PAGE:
Nashville district boosts school bus driver pay, hours

Thomas McMahon
Posted on December 30, 2015
Pay raises, a 40-hour work week and attendance bonuses are key factors in Metro Nashville Public Schools’ new plan to address school bus driver recruitment and retention.

Pay raises, a 40-hour work week and attendance bonuses are key factors in Metro Nashville Public Schools’ new plan to address school bus driver recruitment and retention.

NASHVILLE, Tenn. — School bus drivers here will get pay raises, a 40-hour work week and attendance bonuses under a new plan to address driver recruitment and retention.

The move is meant to align Metro Nashville Public Schools’ driver compensation with local job market competition and to help fill a severe shortage of drivers that caused widespread service delays this fall.

“Driving a bus is a hard job, and we were overdue in assessing the compensation plan for our drivers, which has led to low morale and high turnover,” said Fred Carr, chief operating officer for Metro Nashville Public Schools. “We’ve spent the last few months listening to drivers in official meetings and casual conversations. They gave us a lot of insight into what they need and what it will take to keep a strong corps of drivers.”

District officials unveiled the new driver pay structure earlier this month. The changes, which go into effect on Friday, cover three key areas: pay scale, work schedules and bonuses. Here are the details:

Hourly pay
• Starting pay will rise from $13.09 to $14.10 per hour, with all steps of the pay scale seeing an increase in base pay. District officials said that nearly every current school bus driver will get a pay raise under the new scale.

• New drivers will get raises every six months for the first two years of employment, in an effort to keep them on the job longer.

• After the first two years, drivers will get raises for every year of employment.

Work schedules
• Through changes in scheduling, all drivers will be scheduled to work 40 hours or more per week.

• Drivers will be eligible for a bonus of $300 for every quarter in which they maintain perfect attendance. The bonus is retroactive to the fall 2015 semester.

District officials noted that driver absences are the biggest cause of late buses.

“If we can improve attendance, families will see a direct benefit in their bus service,” Carr said.

Metro Nashville Public Schools also gave its school bus drivers a one-time bonus of $300 in October to recognize the drivers’ extra work due to understaffing.

District officials said that other concerns raised by drivers recently, including student behavior and department morale, will also be addressed. Meanwhile, a recognition program will be developed to honor exemplary drivers.

“It’s never going to be easy to drive a bus full of 70 kids, and drivers told us they’d like more support at the school level in dealing with challenging behavior,” Carr said. “We’re going to work closely with principals to make sure the expectations inside the school are honored on the bus as well.”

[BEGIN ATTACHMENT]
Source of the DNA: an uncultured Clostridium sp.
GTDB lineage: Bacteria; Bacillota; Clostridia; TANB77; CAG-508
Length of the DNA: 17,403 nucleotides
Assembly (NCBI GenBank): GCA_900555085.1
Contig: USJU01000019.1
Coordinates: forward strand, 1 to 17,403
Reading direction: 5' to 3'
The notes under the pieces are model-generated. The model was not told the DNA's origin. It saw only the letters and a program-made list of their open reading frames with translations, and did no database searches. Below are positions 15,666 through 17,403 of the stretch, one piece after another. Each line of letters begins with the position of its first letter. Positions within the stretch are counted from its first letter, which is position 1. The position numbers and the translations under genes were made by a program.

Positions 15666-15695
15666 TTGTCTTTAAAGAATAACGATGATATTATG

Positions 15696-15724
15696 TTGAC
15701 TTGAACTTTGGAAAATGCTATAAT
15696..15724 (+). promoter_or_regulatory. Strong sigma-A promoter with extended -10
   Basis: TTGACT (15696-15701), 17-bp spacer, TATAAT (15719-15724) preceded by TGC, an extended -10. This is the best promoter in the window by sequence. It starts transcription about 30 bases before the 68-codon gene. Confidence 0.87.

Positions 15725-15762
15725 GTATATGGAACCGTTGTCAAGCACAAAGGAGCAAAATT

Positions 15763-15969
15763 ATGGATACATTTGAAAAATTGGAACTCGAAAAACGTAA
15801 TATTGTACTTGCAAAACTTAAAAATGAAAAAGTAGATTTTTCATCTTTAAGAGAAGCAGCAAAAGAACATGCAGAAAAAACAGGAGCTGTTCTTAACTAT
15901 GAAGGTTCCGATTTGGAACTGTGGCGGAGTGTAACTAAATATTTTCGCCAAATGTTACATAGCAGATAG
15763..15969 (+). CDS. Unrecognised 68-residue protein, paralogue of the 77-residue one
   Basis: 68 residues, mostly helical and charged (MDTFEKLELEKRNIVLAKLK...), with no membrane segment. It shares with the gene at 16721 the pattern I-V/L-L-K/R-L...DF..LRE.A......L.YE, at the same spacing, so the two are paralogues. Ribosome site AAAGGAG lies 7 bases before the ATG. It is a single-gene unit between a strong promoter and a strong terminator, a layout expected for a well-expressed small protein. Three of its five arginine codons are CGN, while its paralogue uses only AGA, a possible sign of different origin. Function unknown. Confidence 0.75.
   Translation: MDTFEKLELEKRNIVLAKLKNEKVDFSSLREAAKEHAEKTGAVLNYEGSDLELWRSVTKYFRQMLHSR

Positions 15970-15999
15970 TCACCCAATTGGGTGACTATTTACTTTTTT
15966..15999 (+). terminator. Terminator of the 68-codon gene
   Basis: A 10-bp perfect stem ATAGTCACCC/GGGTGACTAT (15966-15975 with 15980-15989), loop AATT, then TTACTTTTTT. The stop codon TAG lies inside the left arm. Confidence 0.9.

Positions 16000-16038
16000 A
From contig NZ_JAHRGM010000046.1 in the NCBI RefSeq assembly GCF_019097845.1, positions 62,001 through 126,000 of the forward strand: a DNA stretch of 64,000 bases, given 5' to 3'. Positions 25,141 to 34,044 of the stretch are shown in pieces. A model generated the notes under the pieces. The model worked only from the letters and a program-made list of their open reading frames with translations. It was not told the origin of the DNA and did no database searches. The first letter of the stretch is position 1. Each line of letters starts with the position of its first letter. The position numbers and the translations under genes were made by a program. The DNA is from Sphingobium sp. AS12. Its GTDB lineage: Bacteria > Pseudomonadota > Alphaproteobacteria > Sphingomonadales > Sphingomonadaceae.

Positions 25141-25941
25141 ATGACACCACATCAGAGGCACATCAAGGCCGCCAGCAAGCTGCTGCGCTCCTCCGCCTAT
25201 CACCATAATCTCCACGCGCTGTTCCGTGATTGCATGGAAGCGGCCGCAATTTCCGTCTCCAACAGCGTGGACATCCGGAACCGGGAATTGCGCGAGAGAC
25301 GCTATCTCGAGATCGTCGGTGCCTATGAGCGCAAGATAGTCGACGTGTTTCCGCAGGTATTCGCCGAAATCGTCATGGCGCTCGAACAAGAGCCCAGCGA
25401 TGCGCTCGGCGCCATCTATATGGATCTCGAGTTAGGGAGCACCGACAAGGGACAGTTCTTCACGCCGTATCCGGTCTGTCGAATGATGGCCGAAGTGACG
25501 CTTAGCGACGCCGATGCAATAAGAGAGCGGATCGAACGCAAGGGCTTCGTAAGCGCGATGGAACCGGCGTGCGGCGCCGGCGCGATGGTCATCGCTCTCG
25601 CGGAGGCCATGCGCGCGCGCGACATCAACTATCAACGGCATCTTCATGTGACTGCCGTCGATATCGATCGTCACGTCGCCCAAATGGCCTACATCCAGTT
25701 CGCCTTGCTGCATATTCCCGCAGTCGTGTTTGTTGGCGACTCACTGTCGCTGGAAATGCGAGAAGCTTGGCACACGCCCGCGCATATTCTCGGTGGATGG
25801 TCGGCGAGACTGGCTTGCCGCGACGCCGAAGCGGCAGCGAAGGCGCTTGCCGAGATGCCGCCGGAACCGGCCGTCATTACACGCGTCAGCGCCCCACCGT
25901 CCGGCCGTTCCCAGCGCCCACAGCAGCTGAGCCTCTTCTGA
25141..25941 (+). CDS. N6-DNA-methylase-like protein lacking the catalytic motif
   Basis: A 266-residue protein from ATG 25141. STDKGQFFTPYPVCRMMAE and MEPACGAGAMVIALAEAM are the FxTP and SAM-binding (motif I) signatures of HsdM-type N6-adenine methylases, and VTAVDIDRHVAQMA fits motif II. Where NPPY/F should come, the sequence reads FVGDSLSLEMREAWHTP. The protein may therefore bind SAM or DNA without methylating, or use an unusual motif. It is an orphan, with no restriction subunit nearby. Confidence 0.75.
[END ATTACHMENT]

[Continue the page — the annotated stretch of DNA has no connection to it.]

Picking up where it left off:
The district’s driver compensation changes are expected to cost around $2.6 million per year.

Related Topics: driver recruitment/retention, driver shortage, morale, Tennessee

Thomas McMahon Executive Editor
Comments ( 14 )
  • Catherine

     | about 4 years ago

    Take the audio and video and show it. You put someone on the bus ride the students will be angels.

  • See all comments
More Stories
NAPT Conference and Trade Show scholarship deadlines are almost here. Shown here is Michael Martin, NAPT's executive director, speaking at the 2018 conference in Kansas City, Mo.

NAPT Scholarship Deadlines Approaching

The National Association for Pupil Transportation Conference and Trade Show deadline for two related scholarships is Sept. 18. The Sol Englander Innovation in School Transportation Safety Scholarship deadline is Oct. 11.

Isabel Lane of Wisconsin held the hand of a frightened student on his first day of school. A photo of the gesture taken by his mother is widely shared on social media. Photo courtesy Amy Johnson

Bus Driver Comforts Student on First Day of School

Isabel Lane of Wisconsin reaches her hand out to a frightened student on his first day of school after he boards the bus. A photo of the gesture taken by his mother is widely shared on social media.

Francine Furby, the director of transportation for Fairfax County Public Schools, says that the district’s discipline-tracking system “fosters a partnership with the schools and strengthens their support of our drivers.” Photo courtesy Fairfax County Public Schools

Virginia District Bolsters Driver Support for Success

Fairfax County Public Schools backs its 1,325 drivers with a discipline-tracking system for better follow-up and puts driver supervisors on the road to assist as needed. Additionally, fleet upkeep is boosted with county-employed technicians.

Glenda Daughtry, who recently retired, had worked as a bus driver and teacher’s aide for Sampson County Schools in Clinton, N.C. Many districts in the state require certain staff members to obtain their CDL and drive buses when needed. Photo courtesy Vicki Westbrook

Helping School Bus Drivers Turn Downtime Into Uptime

Texas and North Carolina transportation departments fill the gap in drivers’ schedules with work opportunities beyond more routes, such as administrative, cleaning, and technical tasks, and tap other staff to ease driver shortage. Meanwhile, an Illinois contractor offers space for socializing and relaxation.

Be the First to Know

Get the latest news and most popular articles from SBF delivered straight to your inbox. Stay on top of the school bus industry and don't miss a thing!